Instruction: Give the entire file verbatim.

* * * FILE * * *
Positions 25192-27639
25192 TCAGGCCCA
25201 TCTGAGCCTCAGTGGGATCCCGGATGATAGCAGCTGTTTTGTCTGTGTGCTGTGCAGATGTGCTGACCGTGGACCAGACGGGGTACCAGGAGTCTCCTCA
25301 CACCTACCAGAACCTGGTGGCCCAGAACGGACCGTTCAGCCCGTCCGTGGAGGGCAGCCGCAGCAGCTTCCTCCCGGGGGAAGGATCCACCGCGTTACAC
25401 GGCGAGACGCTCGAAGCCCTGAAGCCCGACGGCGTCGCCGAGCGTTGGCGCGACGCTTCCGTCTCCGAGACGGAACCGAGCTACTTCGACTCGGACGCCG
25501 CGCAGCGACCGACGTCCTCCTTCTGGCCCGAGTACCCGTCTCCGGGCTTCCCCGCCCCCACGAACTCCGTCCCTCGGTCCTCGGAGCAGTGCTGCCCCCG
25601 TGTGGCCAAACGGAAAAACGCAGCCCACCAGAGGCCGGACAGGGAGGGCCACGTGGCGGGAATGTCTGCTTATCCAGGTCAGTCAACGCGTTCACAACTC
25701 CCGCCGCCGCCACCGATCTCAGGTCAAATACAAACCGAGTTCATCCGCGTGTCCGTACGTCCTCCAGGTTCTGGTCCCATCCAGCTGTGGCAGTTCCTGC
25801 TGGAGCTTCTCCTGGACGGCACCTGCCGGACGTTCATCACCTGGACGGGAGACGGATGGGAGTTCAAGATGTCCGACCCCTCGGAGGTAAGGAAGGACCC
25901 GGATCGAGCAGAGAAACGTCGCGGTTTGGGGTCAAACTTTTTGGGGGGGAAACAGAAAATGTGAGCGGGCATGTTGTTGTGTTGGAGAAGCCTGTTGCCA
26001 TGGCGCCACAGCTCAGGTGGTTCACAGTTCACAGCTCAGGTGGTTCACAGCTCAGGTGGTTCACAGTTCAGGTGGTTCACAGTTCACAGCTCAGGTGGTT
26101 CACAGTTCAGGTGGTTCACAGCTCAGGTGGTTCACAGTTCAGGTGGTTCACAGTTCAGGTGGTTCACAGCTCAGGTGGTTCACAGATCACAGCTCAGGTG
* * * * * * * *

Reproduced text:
Positions 25192-27639
25192 TCAGGCCCA
25201 TCTGAGCCTCAGTGGGATCCCGGATGATAGCAGCTGTTTTGTCTGTGTGCTGTGCAGATGTGCTGACCGTGGACCAGACGGGGTACCAGGAGTCTCCTCA
25301 CACCTACCAGAACCTGGTGGCCCAGAACGGACCGTTCAGCCCGTCCGTGGAGGGCAGCCGCAGCAGCTTCCTCCCGGGGGAAGGATCCACCGCGTTACAC
25401 GGCGAGACGCTCGAAGCCCTGAAGCCCGACGGCGTCGCCGAGCGTTGGCGCGACGCTTCCGTCTCCGAGACGGAACCGAGCTACTTCGACTCGGACGCCG
25501 CGCAGCGACCGACGTCCTCCTTCTGGCCCGAGTACCCGTCTCCGGGCTTCCCCGCCCCCACGAACTCCGTCCCTCGGTCCTCGGAGCAGTGCTGCCCCCG
25601 TGTGGCCAAACGGAAAAACGCAGCCCACCAGAGGCCGGACAGGGAGGGCCACGTGGCGGGAATGTCTGCTTATCCAGGTCAGTCAACGCGTTCACAACTC
25701 CCGCCGCCGCCACCGATCTCAGGTCAAATACAAACCGAGTTCATCCGCGTGTCCGTACGTCCTCCAGGTTCTGGTCCCATCCAGCTGTGGCAGTTCCTGC
25801 TGGAGCTTCTCCTGGACGGCACCTGCCGGACGTTCATCACCTGGACGGGAGACGGATGGGAGTTCAAGATGTCCGACCCCTCGGAGGTAAGGAAGGACCC
25901 GGATCGAGCAGAGAAACGTCGCGGTTTGGGGTCAAACTTTTTGGGGGGGAAACAGAAAATGTGAGCGGGCATGTTGTTGTGTTGGAGAAGCCTGTTGCCA
26001 TGGCGCCACAGCTCAGGTGGTTCACAGTTCACAGCTCAGGTGGTTCACAGCTCAGGTGGTTCACAGTTCAGGTGGTTCACAGTTCACAGCTCAGGTGGTT
26101 CACAGTTCAGGTGGTTCACAGCTCAGGTGGTTCACAGTTCAGGTGGTTCACAGTTCAGGTGGTTCACAGCTCAGGTGGTTCACAGATCACAGCTCAGGTG